What are open-ended toys and why does my child need them?
It seems anyone and everyone are talking about the importance of open-ended toys these days, myself included. While I am not a child psychologist or a degree-holding child educator, I am a mom. A mildly informed mother who had a growing sense of dissatisfaction with the way I watched my children play.
Something just wasn’t settling right with me on the growing need to continuously add to an already overwhelming abundance of toys that my children had.
Even with the copious amounts of playthings, my children were always bored, complaining, disinterested. For a while, I thought I just wasn’t buying them the right things. Or maybe it was normal for a child to get bored so quickly.
Surely it was normal for me to be tossing out broken toys every day, right? Don’t all families have this same problem with quality and quantity?
It wasn’t until the Christmas of 2018 when I finally realized it was the toys themselves that were the problem. Not the amount of them. Or my children’s attention span. Or my lack of formal education training.
My husband and I decided Christmas Morning 2018 was going to look like Santas Workshop exploded in our living room. It was crazy. Really crazy. It wasn’t that we spent a ton of money on big things, but we concentrated on the quantity that was displayed.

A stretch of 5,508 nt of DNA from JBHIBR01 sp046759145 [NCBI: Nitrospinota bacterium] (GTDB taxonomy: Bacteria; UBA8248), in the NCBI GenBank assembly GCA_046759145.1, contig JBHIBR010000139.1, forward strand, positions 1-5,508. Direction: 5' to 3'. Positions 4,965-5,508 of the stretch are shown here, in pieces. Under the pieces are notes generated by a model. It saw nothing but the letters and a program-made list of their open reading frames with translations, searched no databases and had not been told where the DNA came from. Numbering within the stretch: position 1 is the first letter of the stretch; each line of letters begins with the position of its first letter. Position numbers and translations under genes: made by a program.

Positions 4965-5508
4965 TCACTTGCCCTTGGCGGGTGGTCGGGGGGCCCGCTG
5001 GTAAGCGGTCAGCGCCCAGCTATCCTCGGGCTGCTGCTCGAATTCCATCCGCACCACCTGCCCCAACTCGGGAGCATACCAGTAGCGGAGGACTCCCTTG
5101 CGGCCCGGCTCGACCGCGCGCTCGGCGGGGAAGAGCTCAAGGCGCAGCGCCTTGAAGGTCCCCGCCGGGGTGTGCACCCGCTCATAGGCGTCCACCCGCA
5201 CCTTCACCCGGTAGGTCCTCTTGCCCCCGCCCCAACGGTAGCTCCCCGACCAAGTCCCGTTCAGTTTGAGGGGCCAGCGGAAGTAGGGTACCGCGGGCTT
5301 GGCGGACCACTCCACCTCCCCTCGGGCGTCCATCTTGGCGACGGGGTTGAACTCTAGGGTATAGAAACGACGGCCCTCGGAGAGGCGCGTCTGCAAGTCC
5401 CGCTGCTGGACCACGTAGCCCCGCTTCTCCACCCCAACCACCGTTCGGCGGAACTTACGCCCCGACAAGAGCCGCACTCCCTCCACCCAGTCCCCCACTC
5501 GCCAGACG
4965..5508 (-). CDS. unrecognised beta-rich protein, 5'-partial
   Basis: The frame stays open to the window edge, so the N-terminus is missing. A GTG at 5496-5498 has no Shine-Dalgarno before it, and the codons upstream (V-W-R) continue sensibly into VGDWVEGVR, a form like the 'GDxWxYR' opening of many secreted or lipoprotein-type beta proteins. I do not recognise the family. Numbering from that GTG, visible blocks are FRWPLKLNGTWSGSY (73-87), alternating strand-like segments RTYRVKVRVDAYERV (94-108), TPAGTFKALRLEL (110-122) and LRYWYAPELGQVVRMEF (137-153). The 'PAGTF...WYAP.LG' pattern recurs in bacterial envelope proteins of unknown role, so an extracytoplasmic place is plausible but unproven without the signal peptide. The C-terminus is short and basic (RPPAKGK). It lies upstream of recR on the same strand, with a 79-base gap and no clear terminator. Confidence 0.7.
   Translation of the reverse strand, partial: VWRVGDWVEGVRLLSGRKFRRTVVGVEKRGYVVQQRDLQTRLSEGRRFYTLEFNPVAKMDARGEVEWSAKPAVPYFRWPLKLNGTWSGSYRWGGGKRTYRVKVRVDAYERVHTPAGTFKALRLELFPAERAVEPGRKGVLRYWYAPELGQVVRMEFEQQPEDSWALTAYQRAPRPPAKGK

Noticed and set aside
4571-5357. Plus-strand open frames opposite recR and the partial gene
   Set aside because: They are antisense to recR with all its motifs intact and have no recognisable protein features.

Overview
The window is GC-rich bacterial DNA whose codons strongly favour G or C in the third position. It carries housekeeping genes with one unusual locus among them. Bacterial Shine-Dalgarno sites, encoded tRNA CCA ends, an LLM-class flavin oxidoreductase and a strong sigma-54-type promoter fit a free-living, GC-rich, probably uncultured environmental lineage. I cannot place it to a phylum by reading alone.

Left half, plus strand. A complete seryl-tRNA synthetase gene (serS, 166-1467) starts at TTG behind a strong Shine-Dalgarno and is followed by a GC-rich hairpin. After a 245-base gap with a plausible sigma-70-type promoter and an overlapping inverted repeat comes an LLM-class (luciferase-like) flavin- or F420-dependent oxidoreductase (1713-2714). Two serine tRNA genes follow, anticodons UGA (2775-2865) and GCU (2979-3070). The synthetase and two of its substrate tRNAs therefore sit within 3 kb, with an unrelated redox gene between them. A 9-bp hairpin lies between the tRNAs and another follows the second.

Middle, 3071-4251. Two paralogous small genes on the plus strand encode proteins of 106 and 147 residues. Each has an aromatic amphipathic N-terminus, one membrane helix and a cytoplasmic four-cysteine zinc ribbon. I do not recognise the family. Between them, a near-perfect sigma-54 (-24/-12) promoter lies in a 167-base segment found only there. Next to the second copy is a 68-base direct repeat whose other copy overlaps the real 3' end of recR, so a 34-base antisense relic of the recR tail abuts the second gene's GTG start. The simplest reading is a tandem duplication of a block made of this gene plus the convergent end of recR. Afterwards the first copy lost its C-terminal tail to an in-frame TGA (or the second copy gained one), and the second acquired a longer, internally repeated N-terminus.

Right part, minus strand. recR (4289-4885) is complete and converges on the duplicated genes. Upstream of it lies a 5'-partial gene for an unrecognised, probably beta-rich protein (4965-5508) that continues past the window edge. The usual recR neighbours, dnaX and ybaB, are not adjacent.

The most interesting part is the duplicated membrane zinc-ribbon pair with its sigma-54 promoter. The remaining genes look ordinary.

Our poor children.
There was so much and they were miserable. Too much to see, too much to open, too much to process.
The toys on Christmas morning and all the toys they already had were causing so much overwhelm to my children that they had lost the ability to play. So we decided to trim the fat and take a different approach. We got rid of a lot.
Play is how children learn. How they learn social skills, life skills, behavioral skills. By providing them with only certain types of toys I was effectively removing all of these important aspects of play.
As well as quantity, we were also making the mistake of buying only close-ended toys.
So what’s the difference? Does it really matter that much?
Yes. It does.
Close-Ended toys are toys that have a clear endpoint. Or toys which have a clear way to play with them and do not allow for creative deviation. The toy is used from start to finish and then the child moves on to the next activity.
Close-ended toys are great and are essential but so are open-ended toys.
Open-ended toys in comparison have no completion point, the play is ongoing and these toys can be used in a variety of different ways. Open-ended toys are ones that encourage imagination and creativity.
A standard puzzle is a great example of a close-ended toy. Once completed the task is done and the child should move on to something different.
Think as well of a Minnie Mouse doll. She can only ever be Minnie Mouse. There is no creative liberties to be had with this type of toy.
Alternatively, a set of blocks is an example of an open-ended toy. Blocks can be used over and over in whatever way a child decides to use them. To build a castle, a tower, a bridge. To be used as pretend food, or a bed for a doll. Endless possibilities.
Instead of Minnie Mouse, an open-ended brandless doll can be a baby, a mommy, a princess, best friend, police officer, basketball player… whatever a child can dream up is possible when they aren’t restricted with a predetermined close-ended toy.
Open-Ended toys help children’s brains develop.
The most important time in a persons brain development is before age 5.
What is it that our children are doing day in and day out before they start formal education at age five? Playing.